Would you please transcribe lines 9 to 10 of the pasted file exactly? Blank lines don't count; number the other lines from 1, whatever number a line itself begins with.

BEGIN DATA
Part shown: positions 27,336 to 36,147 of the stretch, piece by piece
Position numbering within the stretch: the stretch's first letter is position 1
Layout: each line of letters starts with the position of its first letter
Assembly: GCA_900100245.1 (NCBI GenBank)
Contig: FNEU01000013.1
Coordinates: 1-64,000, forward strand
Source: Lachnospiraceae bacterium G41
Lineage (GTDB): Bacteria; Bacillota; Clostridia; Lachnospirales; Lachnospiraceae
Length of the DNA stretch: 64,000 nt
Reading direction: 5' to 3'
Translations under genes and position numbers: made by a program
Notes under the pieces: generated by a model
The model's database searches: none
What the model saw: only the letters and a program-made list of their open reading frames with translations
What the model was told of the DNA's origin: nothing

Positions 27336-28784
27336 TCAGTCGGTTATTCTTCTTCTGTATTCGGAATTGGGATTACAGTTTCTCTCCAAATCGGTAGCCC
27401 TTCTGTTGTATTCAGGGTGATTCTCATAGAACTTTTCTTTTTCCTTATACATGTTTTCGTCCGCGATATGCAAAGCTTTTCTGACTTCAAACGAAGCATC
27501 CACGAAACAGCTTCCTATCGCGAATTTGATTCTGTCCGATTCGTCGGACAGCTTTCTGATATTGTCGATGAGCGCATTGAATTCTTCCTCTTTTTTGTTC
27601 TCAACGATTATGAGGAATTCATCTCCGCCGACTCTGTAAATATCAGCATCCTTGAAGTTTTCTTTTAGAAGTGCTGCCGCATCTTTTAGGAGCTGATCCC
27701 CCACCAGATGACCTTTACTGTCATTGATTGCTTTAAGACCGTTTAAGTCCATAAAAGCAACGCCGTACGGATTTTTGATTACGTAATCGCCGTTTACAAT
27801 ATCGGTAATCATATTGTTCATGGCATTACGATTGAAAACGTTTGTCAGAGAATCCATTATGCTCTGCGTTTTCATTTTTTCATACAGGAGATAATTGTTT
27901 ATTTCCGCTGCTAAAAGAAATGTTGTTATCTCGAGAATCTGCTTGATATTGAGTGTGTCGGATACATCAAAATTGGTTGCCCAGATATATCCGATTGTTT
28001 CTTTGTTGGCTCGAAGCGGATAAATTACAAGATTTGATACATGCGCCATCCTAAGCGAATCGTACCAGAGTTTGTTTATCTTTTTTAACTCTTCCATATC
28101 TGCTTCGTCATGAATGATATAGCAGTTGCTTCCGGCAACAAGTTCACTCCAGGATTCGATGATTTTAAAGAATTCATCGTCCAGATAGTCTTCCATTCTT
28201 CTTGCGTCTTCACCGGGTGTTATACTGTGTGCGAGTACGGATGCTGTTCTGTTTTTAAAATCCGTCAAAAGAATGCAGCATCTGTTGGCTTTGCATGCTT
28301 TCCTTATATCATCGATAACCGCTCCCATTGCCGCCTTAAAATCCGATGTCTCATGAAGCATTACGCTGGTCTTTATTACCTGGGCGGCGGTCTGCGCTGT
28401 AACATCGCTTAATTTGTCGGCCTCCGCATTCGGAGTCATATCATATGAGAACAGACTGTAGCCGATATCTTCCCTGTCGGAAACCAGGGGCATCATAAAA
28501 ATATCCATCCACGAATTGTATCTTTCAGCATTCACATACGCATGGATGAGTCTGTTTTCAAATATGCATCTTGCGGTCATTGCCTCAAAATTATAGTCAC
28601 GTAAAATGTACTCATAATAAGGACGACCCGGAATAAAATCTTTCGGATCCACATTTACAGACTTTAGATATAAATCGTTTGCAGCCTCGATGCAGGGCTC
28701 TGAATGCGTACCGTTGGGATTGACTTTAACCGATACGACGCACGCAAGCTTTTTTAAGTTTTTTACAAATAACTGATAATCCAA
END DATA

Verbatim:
Length of the DNA stretch: 64,000 nt
Reading direction: 5' to 3'